Davis, Patricia Carol
by Constance Davis
Patte was born in Juneau in 1928. Her musical education started at home at an early age. When she was about ten years old, Patte was fortunate to have a professional cellist live across the street. Patte and her sister, Shirley, decided to take cello lessons. Later, the school orchestra gained a much needed cello section.
Patte was very active in high school, not only with music but also with the photo and rifle clubs, cheerleading, student council and the J-Bird editorial staff. She directed a Christmas pageant at church which aroused her interest in working with children and eventually led to her decision to get a Masterís degree in Music Education. During this period, Patte also learned the art of tinting under her fatherís tutelage.
After graduation from high school, Patte studied for three years at the Chicago Musical College, and included art classes at the Chicago Art School. She met James Bidwell at the college. Later they married and worked in Juneau. A son was born to them but only lived a few months. Also, the marriage was short-lived, and Patte decided to go to New York City to continue her work on the cello. Patte earned her BM degree in two years time.
Back in Juneau, she obtained a summer job with the Fish & Wildlife Service and planned a September concert with her sister, Sylvia. She scheduled a return to New York City to enter Columbia University where she wanted to earn a Masterís Degree in Music Education. During the last week of August, the FWS biologists were going to Sitka for a fisheries hearing and asked Patte if she would like to come as Secretary.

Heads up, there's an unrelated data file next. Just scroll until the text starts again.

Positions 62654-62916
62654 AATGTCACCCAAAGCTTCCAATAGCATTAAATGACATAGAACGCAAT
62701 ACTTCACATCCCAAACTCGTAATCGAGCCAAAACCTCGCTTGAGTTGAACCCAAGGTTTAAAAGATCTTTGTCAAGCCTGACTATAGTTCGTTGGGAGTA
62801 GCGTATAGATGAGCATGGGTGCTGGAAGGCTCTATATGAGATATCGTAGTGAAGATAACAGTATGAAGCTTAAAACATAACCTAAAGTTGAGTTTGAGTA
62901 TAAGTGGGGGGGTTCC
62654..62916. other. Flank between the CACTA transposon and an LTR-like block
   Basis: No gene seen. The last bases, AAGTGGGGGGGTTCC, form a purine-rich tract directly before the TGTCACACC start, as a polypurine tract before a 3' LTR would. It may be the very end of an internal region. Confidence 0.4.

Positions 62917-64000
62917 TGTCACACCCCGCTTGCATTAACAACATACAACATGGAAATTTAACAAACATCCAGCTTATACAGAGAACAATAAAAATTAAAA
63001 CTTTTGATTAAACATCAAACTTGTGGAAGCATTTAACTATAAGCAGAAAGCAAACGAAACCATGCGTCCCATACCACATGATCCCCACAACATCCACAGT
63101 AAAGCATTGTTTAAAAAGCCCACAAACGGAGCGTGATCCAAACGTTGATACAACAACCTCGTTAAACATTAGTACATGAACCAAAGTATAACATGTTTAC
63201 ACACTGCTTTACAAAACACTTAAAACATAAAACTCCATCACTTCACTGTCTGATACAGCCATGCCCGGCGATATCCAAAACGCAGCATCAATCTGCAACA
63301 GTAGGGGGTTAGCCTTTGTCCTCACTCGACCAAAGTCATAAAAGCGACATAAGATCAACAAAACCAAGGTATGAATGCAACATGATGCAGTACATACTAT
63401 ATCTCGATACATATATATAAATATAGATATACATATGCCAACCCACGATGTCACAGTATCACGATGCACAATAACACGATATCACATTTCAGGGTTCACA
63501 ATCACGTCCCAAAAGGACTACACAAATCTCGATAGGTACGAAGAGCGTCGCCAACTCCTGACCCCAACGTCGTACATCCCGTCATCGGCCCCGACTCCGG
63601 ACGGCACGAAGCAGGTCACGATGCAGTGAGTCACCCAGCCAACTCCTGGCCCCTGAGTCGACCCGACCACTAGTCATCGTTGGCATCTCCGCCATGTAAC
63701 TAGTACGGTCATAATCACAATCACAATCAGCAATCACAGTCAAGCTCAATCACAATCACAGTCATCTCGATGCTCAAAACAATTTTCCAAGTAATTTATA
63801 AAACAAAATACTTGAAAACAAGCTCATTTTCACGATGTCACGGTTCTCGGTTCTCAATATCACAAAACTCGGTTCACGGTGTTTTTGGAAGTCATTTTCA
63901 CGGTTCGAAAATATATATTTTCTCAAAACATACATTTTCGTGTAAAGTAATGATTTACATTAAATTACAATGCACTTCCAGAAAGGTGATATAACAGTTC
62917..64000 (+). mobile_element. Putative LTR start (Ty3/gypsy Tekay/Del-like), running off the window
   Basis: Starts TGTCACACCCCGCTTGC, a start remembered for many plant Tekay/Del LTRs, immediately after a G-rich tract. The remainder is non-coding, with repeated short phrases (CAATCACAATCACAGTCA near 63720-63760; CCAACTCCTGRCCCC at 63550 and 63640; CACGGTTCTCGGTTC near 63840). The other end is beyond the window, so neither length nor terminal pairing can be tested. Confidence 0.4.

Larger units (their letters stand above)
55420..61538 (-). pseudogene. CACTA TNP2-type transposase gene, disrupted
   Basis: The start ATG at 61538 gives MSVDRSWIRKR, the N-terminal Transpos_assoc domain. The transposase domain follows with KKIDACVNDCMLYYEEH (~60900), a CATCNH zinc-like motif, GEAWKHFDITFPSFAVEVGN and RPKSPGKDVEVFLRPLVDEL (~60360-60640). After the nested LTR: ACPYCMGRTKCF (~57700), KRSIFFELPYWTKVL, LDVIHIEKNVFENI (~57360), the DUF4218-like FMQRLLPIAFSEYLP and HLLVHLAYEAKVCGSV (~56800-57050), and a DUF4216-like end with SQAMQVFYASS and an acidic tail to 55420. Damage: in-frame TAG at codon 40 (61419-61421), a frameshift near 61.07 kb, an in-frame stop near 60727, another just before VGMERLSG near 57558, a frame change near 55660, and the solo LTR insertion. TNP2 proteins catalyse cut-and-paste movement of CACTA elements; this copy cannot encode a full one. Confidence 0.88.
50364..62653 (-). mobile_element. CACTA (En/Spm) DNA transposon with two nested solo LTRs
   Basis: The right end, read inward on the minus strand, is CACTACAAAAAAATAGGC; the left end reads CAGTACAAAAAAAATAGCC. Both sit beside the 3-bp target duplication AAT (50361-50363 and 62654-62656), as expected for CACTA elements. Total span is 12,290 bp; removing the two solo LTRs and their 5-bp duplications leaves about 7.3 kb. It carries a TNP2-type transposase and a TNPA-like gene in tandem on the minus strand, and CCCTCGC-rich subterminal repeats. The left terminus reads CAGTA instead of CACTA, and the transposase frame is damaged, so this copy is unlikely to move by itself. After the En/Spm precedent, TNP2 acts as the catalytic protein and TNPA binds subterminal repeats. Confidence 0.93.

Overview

Patte thought it would be an opportunity to see the orthopedic doctor at Mt. Edgecumbe Hospital because she was often in back pain. They traveled in the FWS plane, a Grumman Goose. On the way back to Juneau, they took an extra few minutes to view salmon escapement near Seymour Canal on Admiralty Island. Suddenly, the plane crashed. Patte died with four others. One employee survived It was the first FWS accident in fifteen years of flying. The final conclusion was that somehow the engines were not getting enough fuel and stopped. If there had been any warning, the pilot would have sought water for a landing.
Patte was 25 years of age. She died on September 1, 1954 and is buried next to her parents and baby son in the Evergreen Cemetery.
Patricia Carol Davis